The NI Executive Office is acting unlawfully in delaying the introduction of a compensation scheme for injured Troubles victims, a judge has ruled.
Mr Justice McAlinden was ruling on a legal challenge to the delay brought to the High Court in Belfast.
The victims’ payments were approved by Westminster in January.
They would give regular payments to people seriously injured, but have been long delayed by arguments over the definition of a Troubles victim.
The judge said the Executive Office was deliberately stymieing the commencement of payouts in order to pressurise the government into funding it and, in Deputy First Minister Michelle O’Neill’s case, getting the eligibility criteria changed.
Ms O’Neill had declined to progress the scheme by refusing to allow the Executive Office – which she runs jointly with DUP First Minister Arlene Foster – to nominate a department to administer the pension payments.
Sinn Féin has said the criteria for those who are eligible to apply potentially discriminates against some republicans with convictions from the Troubles.
Following Friday’s court ruling, Ms O’Neill said: “As joint head of government I remain committed to delivering a scheme, which is based on equality and open to everyone who was seriously physically and psychologically injured during the conflict.
“In light of the court ruling, therefore, I am left with no alternative other than to designate a department.
“However, that designation will require the Executive to work together to secure the additional funds from Westminster for the cost of the scheme and get further clarity on eligibility and applications.”
First Minister Arlene Foster said it was a “welcome judgement”.
Writing on social media, she added: “Now time for Sinn Féin to prioritise innocent victims rather than bombers.”
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The ruling came after legal challenges by two victims to the continued impasse around introducing the scheme with an estimated cost of £100m.
Jennifer McNern lost both legs in an IRA bomb attack on the Abercorn Restaurant in Belfast city centre in March 1972.
Proceedings were also brought by Brian Turley, one of the so-called Hooded Men detained and subjected to special interrogation methods by the British military in the early 1970s.
Even though legislation was passed for the pension scheme which should have opened for applications in May, it remains in limbo due to a dispute over eligibility for payments.
Under new guidance anyone convicted of causing serious harm during the Troubles would be ruled out.
Sinn Féin claims the British government policy is discriminatory.
In his determination, Judge McAlinden said: “What is in reality being done is that the Executive Office is deliberately stymieing the implementation of the scheme in order to pressure the secretary of state to make a different scheme which will be substantially directly funded by Westminster ad which will have very different entitlement rules.”
He added: “This is a truly shocking proposition.
“It demonstrates either wilful disregard for the rule of law, or abject ignorance of what the rule of law means in a democratic society.”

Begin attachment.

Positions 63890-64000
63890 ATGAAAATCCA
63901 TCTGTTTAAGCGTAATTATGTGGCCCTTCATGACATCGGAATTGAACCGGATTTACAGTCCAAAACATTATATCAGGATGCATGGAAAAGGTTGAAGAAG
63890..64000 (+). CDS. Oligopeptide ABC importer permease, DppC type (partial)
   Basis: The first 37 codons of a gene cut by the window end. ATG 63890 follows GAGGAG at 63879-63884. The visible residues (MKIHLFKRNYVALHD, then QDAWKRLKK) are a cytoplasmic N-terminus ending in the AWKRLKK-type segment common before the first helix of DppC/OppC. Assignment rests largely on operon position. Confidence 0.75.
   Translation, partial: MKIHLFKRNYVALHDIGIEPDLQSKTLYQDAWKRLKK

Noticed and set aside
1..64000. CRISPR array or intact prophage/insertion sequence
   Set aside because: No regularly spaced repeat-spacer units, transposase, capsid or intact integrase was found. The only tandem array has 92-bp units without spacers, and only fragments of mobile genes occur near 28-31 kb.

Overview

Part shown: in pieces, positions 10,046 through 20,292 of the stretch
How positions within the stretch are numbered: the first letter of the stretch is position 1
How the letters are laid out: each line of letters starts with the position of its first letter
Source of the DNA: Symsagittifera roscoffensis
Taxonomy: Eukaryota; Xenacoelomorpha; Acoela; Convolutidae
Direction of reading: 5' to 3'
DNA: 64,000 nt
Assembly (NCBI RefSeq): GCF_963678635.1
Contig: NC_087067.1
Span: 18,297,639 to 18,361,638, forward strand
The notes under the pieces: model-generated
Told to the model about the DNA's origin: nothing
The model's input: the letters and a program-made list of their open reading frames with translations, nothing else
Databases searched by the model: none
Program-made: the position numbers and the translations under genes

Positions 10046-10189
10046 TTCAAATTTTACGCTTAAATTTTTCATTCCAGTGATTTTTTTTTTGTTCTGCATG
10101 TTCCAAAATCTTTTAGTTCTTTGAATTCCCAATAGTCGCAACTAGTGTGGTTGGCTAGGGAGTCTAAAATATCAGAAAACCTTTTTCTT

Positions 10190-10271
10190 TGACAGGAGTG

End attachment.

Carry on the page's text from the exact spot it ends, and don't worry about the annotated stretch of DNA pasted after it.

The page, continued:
The judge expressed hope that the finding of illegality will set in motion a chain of events towards grant funding being provided.
What happens now?
In theory the way is now clear for victims to get their long overdue payments, but it may not be quite that simple.
The Executive Office has one week to appoint the Department of Justice to administer the scheme.
Arlene Foster says she has already spoken to the government about ensuring the payments are made once the back office structure is in place.
But Stormont and Westminster are still at loggerheads about who should pay for the scheme which will run into tens of millions of pounds.
When the money will start to flow is far from clear.
Speaking afterwards, Ms McNern said: “I should never have had to take this case.
“None of us were in the wrong place at the wrong time. We were at home with our families. We were at work. We were in a cafe having a coffee. We were coming home after a day out or an evening at the cinema.
“There were people in the wrong place and they catastrophically changed our lives for ever.”
Mr Turley, whose lawyers said has suffered lasting health issues, welcomed the judgement and said there should now be “no excuses” from Ms O’Neill.
“What right has Michelle O’Neill to stop this happening? It is very unprofessional what she has done.
“I am living on a state pension from one week to the next, this pension will help me an awful lot.”
The pension scheme was drawn up in 2019 by the UK government, when the Stormont assembly was not functioning.
The Troubles claimed more than 3,500 lives and the Northern Ireland Office has estimated another 40,000 people were injured.
The scheme aims to provide pension-like payments to victims of the Troubles, every year for the rest of their lives, with payments ranging from £2,000 to £10,000.
Victims will be eligible to apply if they were injured in an incident at any point between 1 January 1966 and 12 April 2010, the date that responsibility for policing and justice was devolved to Stormont.